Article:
The blog  site New Chart Riot are currently collating votes for a “top 50 Manic Street Preachers” song so I thought I’d join in with the fun.

As can be seen from one of our past polls, the Manic Street Preachers are a band that split opinion amongst the Wizards. I love em but Kicker can’t stand em and Rebel is somewhere between those 2 extremes.

Oi Kicker! Come here and say that!

“Oi Kicker! Come here and say that!”

Kicker’s chief complaint about the Manics seems to be that the lyrics don’t fit with the music and you can hear me making a pretty ham-fisted attempt to explain why that doesn’t matter on podcast 12.

One other thing that Kicker objects to is James Dean Bradfield’s voice. He’s not alone in that, Mrs Garbanzo has asked me many times “why is he always shouting?”

Personally, I really like the way he sings but if you don’t then fair enough. I’m not going to argue with you. Over the years, in answer to the dreaded “what kind of music are you into?” question, I’ve responded with Elvis Costello, Bob Dylan, Morrissey and more often than not, the reply comes back, “Really?? I can’t stand his voice.”

Like James Dean Bradfield, all those singers have distinctive and idiosyncratic singing voices so if you can’t get past the fact that you find the voice irritating then I’m not going to try to convince you you’re wrong. Even though you most definitely are!

Anyway, here’s my top 50 in reverse order with a bit of nerdy data analysis at the bottom. For each song, I’ve put my favourite bit in brackets. Also have a listen to the Spotify playlist below.

Stay beautiful!!

50. Die in the Summertime [when the guitar makes an “ah WOOO!” about 14 seconds in]

49. The Convalescent [the distorted organ sound in the verses, very ? and The Mysterians]

48. Empty Souls [JDB’s falsetto vocal on the “falling down” bit]

47. Golden Platitudes [the last minute with the “la la la”s, the Manics do singalong anthems very well]

46. Donkeys [guitar solo, starts off simple then it goes the full Brian May (in a good way, if that’s possible?)]

45. She Bathed Herself In a Bath of Bleach [nice distorted bass guitar]

44. Solitude Sometimes Is [opening line: “solitude sometimes is the place that I would like to live”]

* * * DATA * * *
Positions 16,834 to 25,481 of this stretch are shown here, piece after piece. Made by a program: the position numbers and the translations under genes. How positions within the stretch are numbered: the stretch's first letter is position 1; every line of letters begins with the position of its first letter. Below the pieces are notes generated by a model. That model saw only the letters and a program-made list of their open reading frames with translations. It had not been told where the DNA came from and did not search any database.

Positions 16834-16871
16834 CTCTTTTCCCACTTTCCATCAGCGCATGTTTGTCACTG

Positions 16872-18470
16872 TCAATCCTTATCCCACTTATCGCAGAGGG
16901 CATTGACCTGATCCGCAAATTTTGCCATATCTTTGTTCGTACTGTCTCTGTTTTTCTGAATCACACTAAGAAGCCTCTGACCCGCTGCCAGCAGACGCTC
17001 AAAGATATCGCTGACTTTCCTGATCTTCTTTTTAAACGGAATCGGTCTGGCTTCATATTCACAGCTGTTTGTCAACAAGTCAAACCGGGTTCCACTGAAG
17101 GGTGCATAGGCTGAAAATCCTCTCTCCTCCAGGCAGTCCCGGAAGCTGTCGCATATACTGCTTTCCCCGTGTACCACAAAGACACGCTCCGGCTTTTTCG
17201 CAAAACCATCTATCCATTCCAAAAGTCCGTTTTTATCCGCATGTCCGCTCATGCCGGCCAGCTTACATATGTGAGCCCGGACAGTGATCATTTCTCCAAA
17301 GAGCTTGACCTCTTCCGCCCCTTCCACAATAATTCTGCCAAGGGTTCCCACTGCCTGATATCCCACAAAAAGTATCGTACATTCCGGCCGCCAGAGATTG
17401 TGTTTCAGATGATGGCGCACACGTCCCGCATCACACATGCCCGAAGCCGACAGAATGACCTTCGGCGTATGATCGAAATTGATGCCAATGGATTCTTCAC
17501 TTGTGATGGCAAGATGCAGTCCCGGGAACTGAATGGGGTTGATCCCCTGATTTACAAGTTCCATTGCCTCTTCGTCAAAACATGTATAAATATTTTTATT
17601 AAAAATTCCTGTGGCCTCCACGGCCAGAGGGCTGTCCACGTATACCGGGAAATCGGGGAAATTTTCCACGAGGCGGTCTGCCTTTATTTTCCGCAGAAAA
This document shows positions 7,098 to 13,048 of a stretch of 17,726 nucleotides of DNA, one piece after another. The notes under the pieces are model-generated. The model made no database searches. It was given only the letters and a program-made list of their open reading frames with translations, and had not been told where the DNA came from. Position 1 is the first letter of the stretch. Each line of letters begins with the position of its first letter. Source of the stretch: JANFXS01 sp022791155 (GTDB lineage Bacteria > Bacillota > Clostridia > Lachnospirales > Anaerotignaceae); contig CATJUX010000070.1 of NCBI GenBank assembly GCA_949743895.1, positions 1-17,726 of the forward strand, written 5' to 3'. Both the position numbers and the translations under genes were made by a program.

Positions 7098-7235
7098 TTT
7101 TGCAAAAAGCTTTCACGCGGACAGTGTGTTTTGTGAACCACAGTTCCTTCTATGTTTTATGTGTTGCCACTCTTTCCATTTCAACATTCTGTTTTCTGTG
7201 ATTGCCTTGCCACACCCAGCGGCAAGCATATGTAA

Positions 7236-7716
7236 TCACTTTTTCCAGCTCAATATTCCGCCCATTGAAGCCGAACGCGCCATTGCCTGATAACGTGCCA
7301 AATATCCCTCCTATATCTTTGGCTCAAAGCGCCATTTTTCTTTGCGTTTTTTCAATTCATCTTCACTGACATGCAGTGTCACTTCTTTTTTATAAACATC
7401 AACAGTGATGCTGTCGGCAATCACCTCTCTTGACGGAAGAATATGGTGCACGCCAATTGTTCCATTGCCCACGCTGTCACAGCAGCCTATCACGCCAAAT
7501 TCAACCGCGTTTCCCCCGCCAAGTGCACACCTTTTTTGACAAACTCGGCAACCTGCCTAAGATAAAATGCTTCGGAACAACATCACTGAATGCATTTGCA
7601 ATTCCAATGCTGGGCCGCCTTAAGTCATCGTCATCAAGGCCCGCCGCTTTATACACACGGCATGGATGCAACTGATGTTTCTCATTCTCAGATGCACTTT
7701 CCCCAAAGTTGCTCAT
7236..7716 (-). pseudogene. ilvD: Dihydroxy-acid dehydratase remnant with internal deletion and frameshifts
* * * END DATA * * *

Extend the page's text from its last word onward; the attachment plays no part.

43. There By The Grace Of God [another anthemic chorus]

42. All Is Vanity [“it’s a fact of life, sunshine”. Richey Edwards throwing mundane everyday phrases in]

41. This Is Yesterday [great guitar riff in verses, reminds me of Venus by Television. Most accessible song on Holy Bible?]

40. A Billion Balconies Facing The Sun [wonderful lyric, could be about obsession with internet / social media?]

39. Born A Girl [the electric guitar picking on the verses and the brilliant lyrics straight out of the “How to write songs like Kurt Cobain” handbook]

38. We Were Never Told [simple but brilliant song from the “This is the Day” single, James in acoustic mode]

37. Pretension / Repulsion [the lyrics about the odalisque by Ingres, famous painting of a nude with a few extra vertebrae]

36. Mausoleum [the bit that starts with “regained your self-control”. How on earth did they come up with that?]

35. Nostalgic Pushead [industrial snare sound, very metallic]

34. Postcards From A Young Man [another big anthem, love the repeated “This world will not impose its will, I will not give up and I will not give in” at the end]

33. Facing Page: Top Left [James in acoustic mode again, another Richey Edwards lyric where you just have to take your hat off to James for being able to make it into something singable]

32. From Despair To Where [that lead guitar part on the chorus]

31. Small Black Flowers That Grow in the Sky [see 33 above]

30. Some Kind of Nothingness [gospel choir on the last chorus]

29. The Masses Against The Classes [the Mick Jones-esque guitar solo, but also “a slave begins by demanding justice and ends by wanting to wear a crown”. That’s a quote from Albert Camus apparently but to me it’s a twist on The Clash’s “he who fucks nuns will later join the church”]

28. You Love Us [just the sheer big brass balls of the whole thing]

27. R.P. McMurphy [how can you not love a song named after Jack Nicholson’s anti-hero character from One Flew Over the Cuckoo’s Nest that has a chorus that goes “Na na na na na na na na na na na na na na na na na na na na na na na na na na na, No more pills and no more drugs”]

26. Archives of Pain [passionate lyric that I’m not sure I agree with but it’s argued powerfully and forcefully]

Halfway through the countdown. That calls for a celebratory scissor kick!

Halfway through the countdown. That calls for a celebratory scissor kick!

25. Automatik Technicolour [the verses are more New Order than New Order!]

24. Let Robeson Sing [“Can anyone make a difference anymore? Can anyone write a protest song?” Touching salute to someone who could.]